In order to undertstand the heat bed behavior in more datail I made a heat bed simulator in excel (dispite I don't like to this software for simulations). It fits quite well to the measured data, therefore it seems to be not so bad. But keep in mind that it is a model and not the reality.

The cool thing about simulations is that you can evaluate heat fluxes which are difficult to measure and to make a serios of variations which would require months of testing in a few minutes.

When the steady state is nearly reached the initial 110W of electric power are reduced to 0 by the following contributions (for a heat bed without insulation). It can be seen that a large portion of the heat is irradieted by infrared radiation. This should possible to easily reduced by a factor of 8 to 9 by applying a aluminium foil(emissivity 0.11) beneath the heatbed or insulation.

Analysis with the simulator

It can be seen with these curves that a quite thick insulation is nescessary for a large effect onto the heat curve.

Nearly half of the of the heat is lost by infrared heat radiation. Therefore an aluminum foil at the bottom is more effective than 6mm of kork. To reduce the heatloss even more combine them.

It can be seen with these curves that increasing the voltage on the heatbed increases the speed and max temperature. This can be achived by 3 measures:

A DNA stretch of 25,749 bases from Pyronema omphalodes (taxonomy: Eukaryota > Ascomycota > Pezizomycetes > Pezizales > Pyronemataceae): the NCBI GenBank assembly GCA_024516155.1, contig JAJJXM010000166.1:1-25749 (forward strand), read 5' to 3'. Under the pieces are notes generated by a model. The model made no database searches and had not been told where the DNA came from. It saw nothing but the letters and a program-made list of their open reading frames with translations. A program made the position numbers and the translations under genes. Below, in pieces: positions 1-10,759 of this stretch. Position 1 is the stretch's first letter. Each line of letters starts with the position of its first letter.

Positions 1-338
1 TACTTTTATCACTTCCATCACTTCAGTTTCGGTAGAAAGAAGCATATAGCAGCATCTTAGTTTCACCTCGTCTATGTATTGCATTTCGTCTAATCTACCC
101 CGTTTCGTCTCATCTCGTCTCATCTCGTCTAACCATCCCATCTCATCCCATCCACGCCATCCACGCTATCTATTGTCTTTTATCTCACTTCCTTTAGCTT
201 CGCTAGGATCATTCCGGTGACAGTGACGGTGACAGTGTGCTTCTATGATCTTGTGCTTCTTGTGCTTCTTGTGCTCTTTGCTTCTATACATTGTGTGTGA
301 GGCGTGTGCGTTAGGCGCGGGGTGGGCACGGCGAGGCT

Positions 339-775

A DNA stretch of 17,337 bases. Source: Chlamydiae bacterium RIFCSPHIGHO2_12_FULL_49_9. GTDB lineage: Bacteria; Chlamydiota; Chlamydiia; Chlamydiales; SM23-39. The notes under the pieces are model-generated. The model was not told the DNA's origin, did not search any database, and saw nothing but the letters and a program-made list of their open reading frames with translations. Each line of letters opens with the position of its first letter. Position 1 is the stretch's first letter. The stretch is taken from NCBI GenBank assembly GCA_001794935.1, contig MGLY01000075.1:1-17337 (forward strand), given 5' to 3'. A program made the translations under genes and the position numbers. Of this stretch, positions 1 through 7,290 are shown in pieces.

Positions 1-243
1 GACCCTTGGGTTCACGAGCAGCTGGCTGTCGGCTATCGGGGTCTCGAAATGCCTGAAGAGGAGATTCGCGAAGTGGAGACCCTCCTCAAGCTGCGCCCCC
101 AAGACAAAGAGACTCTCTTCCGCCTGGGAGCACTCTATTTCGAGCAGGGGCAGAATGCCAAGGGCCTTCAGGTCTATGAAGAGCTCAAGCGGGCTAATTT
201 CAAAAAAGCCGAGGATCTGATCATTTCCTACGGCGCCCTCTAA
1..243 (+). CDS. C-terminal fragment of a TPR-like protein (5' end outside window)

• Use thicker wires between HB and board and board and power suplly.(see the optimization chapter below)
  • Solder the wires directly onto the heatbed (some soldering practice needed)
  • increse the voltage of the power suplly. This might be risky and is only recomended if you have replaced the orignal connectors. The power suplly might exeed its limits, therefore a power suplly with 30A at least is recomended by some users if 14V is used. Thoretically the arduino in the Anet board can go up to 18V but only 12V is recomended for arduinos. So it should be possible but it is your own risk.

Some research in the net

The heatbed for the A8 was increased to 220x220mm from the original Prussa i3 design with 200x200mm. Aparently the power was not not scaled accordingly.

Some recomendation say you need 0.6 W/cm² for a heat bed. This would mean 290W for the A8 heat bed. But it has not even half(110W) of it.

The optimal wire

The original wires from the Anet printer are thin and therefore have an resistance which lead to an power reduction of the heat bed. If you use extremly thick wires you it will be a mechanical issue for the Y-axis stepper and as cables are made of very good thermal conductors it will remove heat from your heatbed by conduction. This rough estimation shows that AWG 9 would be an Optimum from the thermal point but the difference from an AWG 14 is minimal and AWG14 is conciderable more flexible and can be crimped with blue pre insulated crimps. Also the 1 W more for AWG16 would be ok as this as 1W would increase the max heat bed temperature by only 0.5K. I recomend silicone wires with thin strands due to their flexibility.